The development of haptic systems for telepresence, teleoperation, and virtual reality has long been focused on creating devices that enable users to interact with virtual three-dimensional (3D) items or surroundings floating in midair without any physical objects. By concentrating ultrasound output from phased arrays of transducers, emerging 3D holographic haptic displays can provide such tactile feedback in midair. The skin is deformed by nonlinear acoustic radiation pressures caused by incident ultrasound.
However, current holographic haptic systems furnish tactile sensations that are diffuse and faint, with apparent spatial resolutions that are far coarser than would be theoretically predicted from acoustic focusing.
A UC Santa Barbara research team has discovered a new phenomenon that leads to upcoming holographic haptic displays and may lead to more appealing virtual reality experiences.
Yon Visell is an associate professor in UCSB’s Faculty of Engineering whose research focuses on interactive technologies, especially haptics, robotics, and electronics, said, “Our new study explains why such holograms feel much more diffuse or indistinct than would be expected.”
The study used high-resolution optical imaging, modeling, and perceptual tests to investigate excited waves stimulated in the skin during haptic holography. They observed that holographic displays cause extensive vibrating patterns in the skin, known as shear shock waves.
According to Visell, shock waves are generated in haptic holography when ultrasonic waves are focussed and scanned in midair, creating vibrations in the skin. These vibrations can interfere with each other so that their power is amplified at some points, a process known as constructive interference.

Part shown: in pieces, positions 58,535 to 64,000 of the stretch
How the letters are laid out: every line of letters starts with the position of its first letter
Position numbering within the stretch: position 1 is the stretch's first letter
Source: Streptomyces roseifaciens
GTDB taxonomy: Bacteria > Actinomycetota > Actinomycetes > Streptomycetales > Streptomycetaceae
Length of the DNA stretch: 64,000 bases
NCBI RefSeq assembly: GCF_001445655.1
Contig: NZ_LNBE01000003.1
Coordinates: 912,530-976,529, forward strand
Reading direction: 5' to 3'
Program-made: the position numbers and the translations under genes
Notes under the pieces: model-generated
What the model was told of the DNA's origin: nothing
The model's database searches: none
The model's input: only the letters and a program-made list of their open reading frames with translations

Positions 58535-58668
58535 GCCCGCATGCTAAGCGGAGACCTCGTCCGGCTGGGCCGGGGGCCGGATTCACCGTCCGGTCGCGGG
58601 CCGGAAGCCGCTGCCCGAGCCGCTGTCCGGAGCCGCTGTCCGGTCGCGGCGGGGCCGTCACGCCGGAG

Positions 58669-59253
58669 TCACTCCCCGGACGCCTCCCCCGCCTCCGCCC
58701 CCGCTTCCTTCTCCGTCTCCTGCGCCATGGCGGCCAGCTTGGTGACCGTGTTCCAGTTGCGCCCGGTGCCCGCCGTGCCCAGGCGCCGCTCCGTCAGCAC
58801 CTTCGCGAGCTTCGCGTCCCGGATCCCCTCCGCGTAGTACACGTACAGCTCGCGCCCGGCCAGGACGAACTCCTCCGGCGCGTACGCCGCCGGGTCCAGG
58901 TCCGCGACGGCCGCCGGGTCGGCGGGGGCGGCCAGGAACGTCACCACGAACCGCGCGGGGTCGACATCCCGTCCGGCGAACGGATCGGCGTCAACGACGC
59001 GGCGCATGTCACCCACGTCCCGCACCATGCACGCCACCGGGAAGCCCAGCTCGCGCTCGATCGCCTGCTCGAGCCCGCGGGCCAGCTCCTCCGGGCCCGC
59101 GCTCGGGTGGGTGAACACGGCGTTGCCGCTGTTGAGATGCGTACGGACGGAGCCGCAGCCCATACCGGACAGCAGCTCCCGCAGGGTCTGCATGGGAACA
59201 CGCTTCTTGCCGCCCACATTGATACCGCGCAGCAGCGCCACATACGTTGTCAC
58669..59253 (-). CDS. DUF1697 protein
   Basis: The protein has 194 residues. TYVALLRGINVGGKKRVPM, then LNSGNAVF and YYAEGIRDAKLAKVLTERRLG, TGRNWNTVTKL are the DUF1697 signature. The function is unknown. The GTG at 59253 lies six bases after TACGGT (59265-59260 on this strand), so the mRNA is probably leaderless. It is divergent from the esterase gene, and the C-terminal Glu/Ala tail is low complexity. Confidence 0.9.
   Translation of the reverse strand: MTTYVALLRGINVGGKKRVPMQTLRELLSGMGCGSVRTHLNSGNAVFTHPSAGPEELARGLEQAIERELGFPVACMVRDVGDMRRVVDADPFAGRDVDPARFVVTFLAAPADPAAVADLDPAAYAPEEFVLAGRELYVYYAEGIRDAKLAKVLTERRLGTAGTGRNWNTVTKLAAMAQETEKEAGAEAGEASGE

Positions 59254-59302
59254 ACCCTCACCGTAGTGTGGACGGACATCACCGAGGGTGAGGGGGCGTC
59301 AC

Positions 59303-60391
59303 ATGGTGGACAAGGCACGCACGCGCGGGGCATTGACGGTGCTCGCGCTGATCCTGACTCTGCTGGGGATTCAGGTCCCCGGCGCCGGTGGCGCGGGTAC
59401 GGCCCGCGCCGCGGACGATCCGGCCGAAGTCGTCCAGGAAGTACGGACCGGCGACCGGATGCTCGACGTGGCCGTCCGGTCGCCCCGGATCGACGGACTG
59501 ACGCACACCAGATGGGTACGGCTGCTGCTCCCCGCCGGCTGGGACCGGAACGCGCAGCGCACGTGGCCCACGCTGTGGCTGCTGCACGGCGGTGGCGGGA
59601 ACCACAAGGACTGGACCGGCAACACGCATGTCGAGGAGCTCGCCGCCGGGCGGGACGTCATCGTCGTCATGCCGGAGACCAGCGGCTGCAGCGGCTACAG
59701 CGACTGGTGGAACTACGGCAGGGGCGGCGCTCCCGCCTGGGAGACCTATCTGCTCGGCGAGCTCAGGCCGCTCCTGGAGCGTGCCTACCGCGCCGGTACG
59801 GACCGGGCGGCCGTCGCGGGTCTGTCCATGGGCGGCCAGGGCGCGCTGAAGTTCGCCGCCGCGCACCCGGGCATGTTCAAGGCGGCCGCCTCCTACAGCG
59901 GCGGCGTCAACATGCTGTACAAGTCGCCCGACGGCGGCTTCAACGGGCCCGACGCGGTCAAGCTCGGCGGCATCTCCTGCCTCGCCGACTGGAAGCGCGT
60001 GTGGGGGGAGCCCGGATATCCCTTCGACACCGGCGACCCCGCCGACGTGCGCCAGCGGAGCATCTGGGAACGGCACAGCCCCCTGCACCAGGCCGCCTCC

Shock wave creation produces a trailing wake pattern that extends beyond the intended focus point, reducing the spatial accuracy and clarity of tactile impressions. According to the researchers, if the concentrated sound beam represents a fast-moving boat on the water, the shock wave pattern represents a wake trailing the ship. Modern holographic haptic displays generate shock wave patterns in the skin that are so dispersed that the sensations seem highly diffuse.
Visell said, “Our study reveals how holographic haptic displays, which are a promising new technology for virtual reality and telepresence, require new knowledge in acoustics innovations in design. By understanding the underlying physics of ultrasound-generated shear shock waves in the skin, we hope to improve the design of haptic holographic displays and make them more realistic and immersive for users. Such haptic displays could enable us to augment our physical surroundings with a limitless variety of virtual objects, interactive animated characters, or graspable tools that can be not only seen but also touched and felt with the hands.”
The discovery of shock wave phenomena supports haptic holography. It may also lead to haptic holography displays, allowing users to interact more realistically in the future metaverse.